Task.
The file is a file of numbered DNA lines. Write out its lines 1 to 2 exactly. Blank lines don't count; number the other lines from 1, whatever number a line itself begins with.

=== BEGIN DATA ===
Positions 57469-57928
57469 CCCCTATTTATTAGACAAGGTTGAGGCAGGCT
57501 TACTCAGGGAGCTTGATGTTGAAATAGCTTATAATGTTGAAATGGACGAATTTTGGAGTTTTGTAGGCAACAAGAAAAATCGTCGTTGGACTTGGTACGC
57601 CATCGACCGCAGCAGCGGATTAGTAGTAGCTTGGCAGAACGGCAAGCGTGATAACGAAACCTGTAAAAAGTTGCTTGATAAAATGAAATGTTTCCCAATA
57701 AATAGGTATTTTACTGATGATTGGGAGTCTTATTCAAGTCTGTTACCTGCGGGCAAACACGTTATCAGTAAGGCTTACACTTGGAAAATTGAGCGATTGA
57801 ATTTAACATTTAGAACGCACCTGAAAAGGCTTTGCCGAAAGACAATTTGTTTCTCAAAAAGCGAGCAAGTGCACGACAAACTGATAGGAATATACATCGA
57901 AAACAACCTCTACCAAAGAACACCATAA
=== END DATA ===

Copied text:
Positions 57469-57928
57469 CCCCTATTTATTAGACAAGGTTGAGGCAGGCT